Sunday, December 7, 2008

VARA Case

VARA is an odd intellectual property law that I only recently came to find out about. It applies to visual art only (hence my only recent discovery of it), and it is the only law in American intellectual property that asserts so-called "moral rights".

Via the Art Law Blog, a case out of Los Angeles about the rights of the mural painter to guarantee that the city will not simply paint over his mural if it becomes vandalized. The quote from the Contra Coast Times:

"According to the complaint, Frank Romero's automobile-themed 'Going to the Olympics,' a mural which had adorned the Alameda Street underpass of the Hollywood (101) Freeway since 1984, was destroyed by [the California Department of Transportation] in June 2007. ... When the agency found that Romero's 2,040-square-foot mural had been vandalized by graffiti, Caltrans workers 'simply obliterated the mural by painting over it,' said Timothy B. Sottile, Romero's attorney."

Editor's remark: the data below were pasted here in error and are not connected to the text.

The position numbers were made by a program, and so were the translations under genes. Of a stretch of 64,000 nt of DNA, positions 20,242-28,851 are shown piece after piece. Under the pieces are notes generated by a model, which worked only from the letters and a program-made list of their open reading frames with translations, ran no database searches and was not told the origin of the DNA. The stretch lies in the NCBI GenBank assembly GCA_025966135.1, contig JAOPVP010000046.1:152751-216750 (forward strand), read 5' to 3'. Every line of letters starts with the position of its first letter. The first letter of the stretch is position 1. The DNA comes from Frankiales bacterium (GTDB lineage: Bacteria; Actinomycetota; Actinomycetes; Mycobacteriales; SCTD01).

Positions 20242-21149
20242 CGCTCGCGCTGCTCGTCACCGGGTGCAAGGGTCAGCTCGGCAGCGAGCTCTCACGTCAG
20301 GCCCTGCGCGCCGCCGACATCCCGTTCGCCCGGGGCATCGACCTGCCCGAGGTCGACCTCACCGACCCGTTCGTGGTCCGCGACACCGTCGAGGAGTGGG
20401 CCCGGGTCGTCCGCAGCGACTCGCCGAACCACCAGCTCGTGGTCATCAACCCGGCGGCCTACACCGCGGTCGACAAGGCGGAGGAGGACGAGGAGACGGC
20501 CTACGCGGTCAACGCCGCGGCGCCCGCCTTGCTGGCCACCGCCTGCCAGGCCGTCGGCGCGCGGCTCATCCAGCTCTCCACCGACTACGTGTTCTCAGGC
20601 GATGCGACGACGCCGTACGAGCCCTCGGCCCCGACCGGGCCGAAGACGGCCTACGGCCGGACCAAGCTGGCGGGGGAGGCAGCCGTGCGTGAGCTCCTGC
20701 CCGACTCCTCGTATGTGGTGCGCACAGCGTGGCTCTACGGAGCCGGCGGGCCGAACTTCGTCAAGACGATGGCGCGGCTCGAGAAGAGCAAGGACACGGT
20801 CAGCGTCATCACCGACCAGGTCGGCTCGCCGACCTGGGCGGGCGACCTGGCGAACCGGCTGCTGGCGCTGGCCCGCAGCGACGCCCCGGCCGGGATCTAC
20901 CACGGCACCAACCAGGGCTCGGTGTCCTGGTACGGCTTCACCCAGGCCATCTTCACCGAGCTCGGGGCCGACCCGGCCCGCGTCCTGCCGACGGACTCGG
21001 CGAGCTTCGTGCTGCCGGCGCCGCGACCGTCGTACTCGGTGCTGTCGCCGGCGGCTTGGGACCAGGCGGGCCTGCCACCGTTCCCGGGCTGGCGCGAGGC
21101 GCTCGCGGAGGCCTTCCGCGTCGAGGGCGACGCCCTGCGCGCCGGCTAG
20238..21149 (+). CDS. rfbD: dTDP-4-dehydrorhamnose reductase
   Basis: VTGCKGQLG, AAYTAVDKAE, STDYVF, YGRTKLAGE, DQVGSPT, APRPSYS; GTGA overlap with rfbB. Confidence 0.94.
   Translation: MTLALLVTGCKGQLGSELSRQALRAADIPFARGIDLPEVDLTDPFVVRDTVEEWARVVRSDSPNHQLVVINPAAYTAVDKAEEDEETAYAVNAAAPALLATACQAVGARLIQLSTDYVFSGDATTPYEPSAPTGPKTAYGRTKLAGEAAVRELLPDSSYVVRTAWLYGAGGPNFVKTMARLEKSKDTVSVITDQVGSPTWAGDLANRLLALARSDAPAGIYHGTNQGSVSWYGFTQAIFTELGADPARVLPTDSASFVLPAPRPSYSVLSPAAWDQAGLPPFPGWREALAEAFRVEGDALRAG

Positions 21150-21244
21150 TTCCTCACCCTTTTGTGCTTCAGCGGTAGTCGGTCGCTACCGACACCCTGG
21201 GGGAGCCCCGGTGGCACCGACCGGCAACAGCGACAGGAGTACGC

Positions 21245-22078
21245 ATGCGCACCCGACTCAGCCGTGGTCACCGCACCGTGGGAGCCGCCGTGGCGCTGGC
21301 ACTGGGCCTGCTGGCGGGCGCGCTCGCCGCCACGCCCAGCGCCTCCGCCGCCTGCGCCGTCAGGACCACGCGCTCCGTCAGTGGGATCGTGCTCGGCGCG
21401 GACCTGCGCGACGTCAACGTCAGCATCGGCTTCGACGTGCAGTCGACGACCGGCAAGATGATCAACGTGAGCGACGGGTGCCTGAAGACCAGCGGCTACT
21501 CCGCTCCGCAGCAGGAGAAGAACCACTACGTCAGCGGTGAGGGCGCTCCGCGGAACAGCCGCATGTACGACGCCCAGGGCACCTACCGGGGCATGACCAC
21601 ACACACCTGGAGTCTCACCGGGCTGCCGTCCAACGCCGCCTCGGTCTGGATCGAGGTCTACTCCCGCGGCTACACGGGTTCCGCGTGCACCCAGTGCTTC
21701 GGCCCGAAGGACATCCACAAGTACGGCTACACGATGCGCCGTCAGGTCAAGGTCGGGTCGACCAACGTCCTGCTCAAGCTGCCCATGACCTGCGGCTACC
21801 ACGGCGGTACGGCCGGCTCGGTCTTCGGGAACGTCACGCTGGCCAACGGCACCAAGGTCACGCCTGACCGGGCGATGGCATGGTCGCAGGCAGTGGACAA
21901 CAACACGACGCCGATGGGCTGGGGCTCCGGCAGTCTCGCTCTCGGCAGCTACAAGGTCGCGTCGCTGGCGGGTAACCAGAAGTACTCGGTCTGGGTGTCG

The Art Law Blog post also notes the precedent to this going back to 1991, which was A) not long after VARA's passage (1990) and B) about the time of the Los Angeles Riots, and in general a period of instability in the city of Los Angeles.

I don't have anything particularly cogent to say, except that this is the sort of awkwardness that "moral rights" presents; on the one hand, emotionally, I believe that the mural has a right to be protected. On the other hand, from a legal standpoint, the city commissioned the artwork, and they have the right to be boorish art-haters if they want to. As someone who has been recently on the side of users in defense of original creators of late, I feel like I should be championing the latter, but really I lean more towards the former.

But I've read other cases (can't think of any right now) that made VARA seem more abusive, and I have not been in favor of "moral rights" in IP Law at all. I don't know. I'm conflicted

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